Monday, March 23, 2009

Twitter Turns Thwee!

With the speed that technology swoops in, takes ground, and starts to proliferate, many often are very familiar with the in-s and out-s of the latest and greatest, tout the technology to no end, but for the life of them, have no idea where it came from.

This is true for me. And since I am a "technology anthropologist" by interest, I put together a little timeline of Twitter's first three years. This information is compiled from the article Twitter Trounces the Terrible Twos, Turns Three written by MG Siegler.

I must say, this is not bad for a three year old!

2006 - Twitter was launched in 2006 as a side project of Odeo founder’s Noah Glass and Evan Williams (now Twitter’s chief executive).

It was first known as Twttr.

Williams created Obvious Corp. to work on projects such as Twitter and sold Odeo in 2007, putting the focus solely on Twitter.

2007 -
In March of 2007, Twitter first really put itself on the map by taking the SXSW festival in Austin, Texas by storm. It won an award in the blogging category and it set up monitors throughout the convention center to show what other people were tweeting.

2008 -
This was Twitter's important year. It started out God-awful — crashing left and right.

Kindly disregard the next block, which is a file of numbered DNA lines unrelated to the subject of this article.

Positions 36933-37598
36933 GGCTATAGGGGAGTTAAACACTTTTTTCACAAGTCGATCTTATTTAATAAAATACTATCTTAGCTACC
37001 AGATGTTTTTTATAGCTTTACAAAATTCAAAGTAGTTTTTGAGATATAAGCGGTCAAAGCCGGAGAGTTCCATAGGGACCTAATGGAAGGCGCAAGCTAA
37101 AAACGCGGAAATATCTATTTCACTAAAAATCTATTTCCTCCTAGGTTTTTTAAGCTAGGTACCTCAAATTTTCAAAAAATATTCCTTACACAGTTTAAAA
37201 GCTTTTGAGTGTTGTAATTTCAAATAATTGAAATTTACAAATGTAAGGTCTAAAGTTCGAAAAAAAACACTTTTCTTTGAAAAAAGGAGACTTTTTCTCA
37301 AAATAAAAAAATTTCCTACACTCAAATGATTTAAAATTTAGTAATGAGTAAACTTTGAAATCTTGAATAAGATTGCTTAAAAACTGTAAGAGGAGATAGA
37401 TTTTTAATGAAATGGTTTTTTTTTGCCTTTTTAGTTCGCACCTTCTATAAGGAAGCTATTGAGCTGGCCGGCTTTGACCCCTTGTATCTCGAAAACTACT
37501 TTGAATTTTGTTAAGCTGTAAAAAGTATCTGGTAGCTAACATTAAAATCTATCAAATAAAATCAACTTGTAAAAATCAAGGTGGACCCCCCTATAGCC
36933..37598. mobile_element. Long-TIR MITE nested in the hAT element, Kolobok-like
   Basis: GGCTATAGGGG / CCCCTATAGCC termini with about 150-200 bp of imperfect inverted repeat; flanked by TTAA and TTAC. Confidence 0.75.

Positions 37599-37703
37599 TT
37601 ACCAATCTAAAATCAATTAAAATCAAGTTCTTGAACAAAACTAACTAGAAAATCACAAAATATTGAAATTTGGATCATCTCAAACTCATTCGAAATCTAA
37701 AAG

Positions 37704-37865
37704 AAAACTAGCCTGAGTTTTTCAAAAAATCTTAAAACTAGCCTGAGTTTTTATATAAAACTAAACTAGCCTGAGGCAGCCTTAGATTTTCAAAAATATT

But Twitter remained popular as it once again dominated SXSW in 2008. Then, the press coverage shifted to focusing on Twitter’s downtime and the “Fail Whale” entered the geek lexicon.

Then, in June, it brought in outside help from Pivotal Labs, a group of for-hire developers. From there, things started to improve.

In July 2008, it bought the Twitter search engine, Summize, renamed Twitter Search. This allowed Twitter to be a powerful search of real time information.

Later in 2008, celebrities and traditional news media started using Twitter en masse. And events like the Presidential election and the Mumbai terrorist attacks brought it to new heights.

2009 -
On the afternoon of January 15th, when the US Airways plane went down on the Hudson, this twitpic, tweeted byJanis Krums, or as he calls himself "miracle on the Hudson photo guy," demonstrated the sheer viral spread of information through Twitter.

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